Imagine you are a night traveler, a figure of the Shadow Realm traversing the Greenwood under a cloak of stars every night, opening your senses as your visibility is diminished, listening acutely for any dangers of beast or man. The night is your home, yet it is a crooked path and the way is often unknown. Then, one night, you begin to notice more clarity in your vision – the stones and foliage around you begin to take shape. Everything takes on a progressively silver hue, and you are starting to see the world around you. Finally, one night you look up and see something that takes your breath away – a giant glowing orb in the sky, radiating light beyond your imagination. Everything is bathed in this glowing light, the path is clear, your step becomes more swift and assured as you can now see the way without doubt. The beauty of the Greenwood around you is remarkable, it is all illuminated now in the generous moonlight. 🌙🌙🌙🌙🌙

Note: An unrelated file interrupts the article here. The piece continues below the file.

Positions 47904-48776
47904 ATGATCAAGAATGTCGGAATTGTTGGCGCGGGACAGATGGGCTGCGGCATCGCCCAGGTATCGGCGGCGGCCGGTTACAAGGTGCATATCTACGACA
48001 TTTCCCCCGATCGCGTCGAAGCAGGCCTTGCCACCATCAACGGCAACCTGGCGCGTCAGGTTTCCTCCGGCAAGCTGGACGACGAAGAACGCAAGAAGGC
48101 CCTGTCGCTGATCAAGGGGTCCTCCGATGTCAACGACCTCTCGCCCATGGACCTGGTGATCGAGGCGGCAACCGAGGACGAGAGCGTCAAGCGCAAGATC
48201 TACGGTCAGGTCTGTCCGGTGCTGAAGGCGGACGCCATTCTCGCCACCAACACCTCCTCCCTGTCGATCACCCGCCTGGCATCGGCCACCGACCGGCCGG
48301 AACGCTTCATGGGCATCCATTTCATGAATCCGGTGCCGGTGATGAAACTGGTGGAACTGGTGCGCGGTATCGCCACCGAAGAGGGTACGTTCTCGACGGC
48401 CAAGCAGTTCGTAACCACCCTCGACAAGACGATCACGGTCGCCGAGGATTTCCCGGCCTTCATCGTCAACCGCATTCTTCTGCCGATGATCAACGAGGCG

This is ABUNDANCE , the light of the full moon reminds us of the generosity of Nature. With ABUNDANCE we are filled with a sense of gratitude, to the point of awe – it is something to celebrate and appreciate. It allows us to see our way more clearly, to walk a bit more confidently, to see the beauty around us, and more of the big picture. And just like the light of the Full Moon ABUNDANCE comes and goes… and with the Dark Moon we are once again turned inward, to rely on more subtle senses and take in the splendour of the stars…✨✨✨


Blessed be,

S.

Nine Basic Components of Ritual